‘The work of Ruth van Beek (1977, Netherlands) teases the viewer gently. She presents us with rigorous catalogues of indiscernible photographs, often arranged in books. Colourful painting and collage conceal old pictures, occasionally letting a plant’s leaf escape from underneath.

Ruth has a strong affection for images displayed in manuals that circulated before the 80’s. Conversing with her, it became evident that this link relates back to her childhood memories. Her mother went to study House Economics to learn ‘methods’ for everyday tasks. She died while Ruth was a young adult, and what her mother hadn't taught her, she learnt through these handbooks. The materials she uses are rooted in this intimate story.

The original photographs represent elements of middle-class domesticity: pets, plants, fruits and vegetables. By physically manipulating, hiding, replacing and re-contextualising, she appropriates and creates anew, wiping-out the seriousness of the ordinary objects. This transformation is embodied in the pictures: we see the stroke of paint and scissors, the active hands of the artist meticulously organising her iconoclast body of work. The operation is intuitive, no sketches, no discarding, no way back. The failure belongs and becomes the gesture.

The work is playful. It appears naïve and through this, becomes subversive. By substituting the professional images for abstract shapes, Ruth ironically distorts photographies pretension to represent the world, and proposes an alternate dimension. The manuals were made to explain ‘how to do’ things. The artist converts them into instructions for NOT knowing how to do things. Beek doesn’t emphasise a feminist point of view, but the work still deals with women’s roles, and more broadly, with humans inventing wobbly strategies to go about life.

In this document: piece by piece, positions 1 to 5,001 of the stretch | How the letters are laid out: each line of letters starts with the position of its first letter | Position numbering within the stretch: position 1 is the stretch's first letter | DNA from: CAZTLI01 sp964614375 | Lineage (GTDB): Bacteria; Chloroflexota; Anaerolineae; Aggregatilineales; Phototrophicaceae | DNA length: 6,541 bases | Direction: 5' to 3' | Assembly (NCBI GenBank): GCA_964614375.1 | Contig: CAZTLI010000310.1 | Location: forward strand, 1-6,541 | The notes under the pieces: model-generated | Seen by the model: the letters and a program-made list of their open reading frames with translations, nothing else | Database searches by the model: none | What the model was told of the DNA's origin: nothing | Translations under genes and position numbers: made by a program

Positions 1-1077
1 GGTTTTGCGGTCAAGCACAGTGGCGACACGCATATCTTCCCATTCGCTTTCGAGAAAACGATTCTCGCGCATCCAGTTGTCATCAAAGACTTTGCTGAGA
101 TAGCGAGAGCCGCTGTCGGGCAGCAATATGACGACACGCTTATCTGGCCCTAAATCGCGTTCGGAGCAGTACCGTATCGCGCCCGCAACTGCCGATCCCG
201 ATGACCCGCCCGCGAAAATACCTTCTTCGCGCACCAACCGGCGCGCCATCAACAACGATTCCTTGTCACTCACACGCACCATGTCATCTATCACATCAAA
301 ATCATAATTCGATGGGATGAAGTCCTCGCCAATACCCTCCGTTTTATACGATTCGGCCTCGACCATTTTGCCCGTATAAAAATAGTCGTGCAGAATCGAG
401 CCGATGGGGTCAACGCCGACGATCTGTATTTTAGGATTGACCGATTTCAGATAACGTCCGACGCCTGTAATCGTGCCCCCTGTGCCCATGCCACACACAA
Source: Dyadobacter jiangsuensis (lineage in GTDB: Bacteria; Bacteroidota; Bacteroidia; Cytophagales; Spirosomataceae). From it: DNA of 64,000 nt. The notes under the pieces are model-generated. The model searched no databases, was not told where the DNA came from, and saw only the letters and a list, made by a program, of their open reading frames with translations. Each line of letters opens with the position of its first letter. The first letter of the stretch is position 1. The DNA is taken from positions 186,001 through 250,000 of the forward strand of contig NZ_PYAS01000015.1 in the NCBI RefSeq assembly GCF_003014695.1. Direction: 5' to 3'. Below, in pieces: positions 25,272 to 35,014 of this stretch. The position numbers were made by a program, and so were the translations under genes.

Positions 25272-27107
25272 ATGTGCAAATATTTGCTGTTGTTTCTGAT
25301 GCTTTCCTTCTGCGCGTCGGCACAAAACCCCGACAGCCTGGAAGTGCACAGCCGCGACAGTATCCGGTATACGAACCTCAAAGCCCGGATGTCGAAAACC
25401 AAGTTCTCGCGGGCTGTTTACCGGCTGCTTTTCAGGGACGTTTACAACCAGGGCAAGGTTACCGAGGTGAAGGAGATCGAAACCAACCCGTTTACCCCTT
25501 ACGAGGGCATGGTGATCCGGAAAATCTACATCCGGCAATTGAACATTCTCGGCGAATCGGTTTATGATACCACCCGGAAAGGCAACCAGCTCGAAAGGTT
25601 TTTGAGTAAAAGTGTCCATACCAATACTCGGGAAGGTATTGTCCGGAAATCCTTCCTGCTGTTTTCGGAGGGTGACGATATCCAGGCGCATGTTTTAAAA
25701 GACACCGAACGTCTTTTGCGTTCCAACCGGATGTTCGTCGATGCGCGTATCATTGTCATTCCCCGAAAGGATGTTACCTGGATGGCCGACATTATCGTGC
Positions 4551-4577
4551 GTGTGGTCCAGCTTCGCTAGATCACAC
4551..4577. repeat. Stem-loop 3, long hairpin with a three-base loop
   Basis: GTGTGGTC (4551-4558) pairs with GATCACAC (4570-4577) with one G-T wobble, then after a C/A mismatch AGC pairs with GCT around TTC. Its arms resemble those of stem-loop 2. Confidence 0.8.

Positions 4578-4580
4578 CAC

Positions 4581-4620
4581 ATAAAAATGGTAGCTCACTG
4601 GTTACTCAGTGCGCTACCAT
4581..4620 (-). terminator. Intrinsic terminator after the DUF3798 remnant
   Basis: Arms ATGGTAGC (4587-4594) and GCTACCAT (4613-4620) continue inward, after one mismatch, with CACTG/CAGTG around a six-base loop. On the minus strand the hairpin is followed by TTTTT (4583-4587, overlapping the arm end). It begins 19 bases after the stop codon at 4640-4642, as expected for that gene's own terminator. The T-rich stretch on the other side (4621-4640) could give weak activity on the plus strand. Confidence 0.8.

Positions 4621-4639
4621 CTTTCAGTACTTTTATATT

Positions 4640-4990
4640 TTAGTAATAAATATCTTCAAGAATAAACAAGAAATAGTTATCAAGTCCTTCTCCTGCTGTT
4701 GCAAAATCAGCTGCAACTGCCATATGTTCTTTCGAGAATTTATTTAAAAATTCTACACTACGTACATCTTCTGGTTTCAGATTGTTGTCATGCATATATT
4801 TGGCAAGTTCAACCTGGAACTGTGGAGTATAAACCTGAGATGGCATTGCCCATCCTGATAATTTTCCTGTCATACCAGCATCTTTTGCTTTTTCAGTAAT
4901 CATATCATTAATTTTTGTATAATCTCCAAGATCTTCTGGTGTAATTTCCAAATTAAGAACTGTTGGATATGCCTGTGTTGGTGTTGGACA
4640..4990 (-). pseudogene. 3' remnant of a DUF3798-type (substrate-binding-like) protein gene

For the final outcome, she often returns to the printed manual as a democratic medium. Taking the form of a catalogue, an archive or a study, her publications repeatedly explore a desire to organise what is not organisable. Published by Art Paper Editions, the title of her latest book, How To Do The Flowers, references bouquet arrangements for social occasions. But the book shows very few flowers; and anyway, we don’t do flowers. Ruth plays and questions norms, conventions, social injunctions, as much as she does our awkwardness towards daily life. Her shapes overflow the frames, go over the edges, and escape from the books and the spatial installations she creates. The new figures challenge the old ones as they do photography and the object of art. And, gracefully, they mock the seriousness of it all. ‘

                                                                                               Yet Magazine #12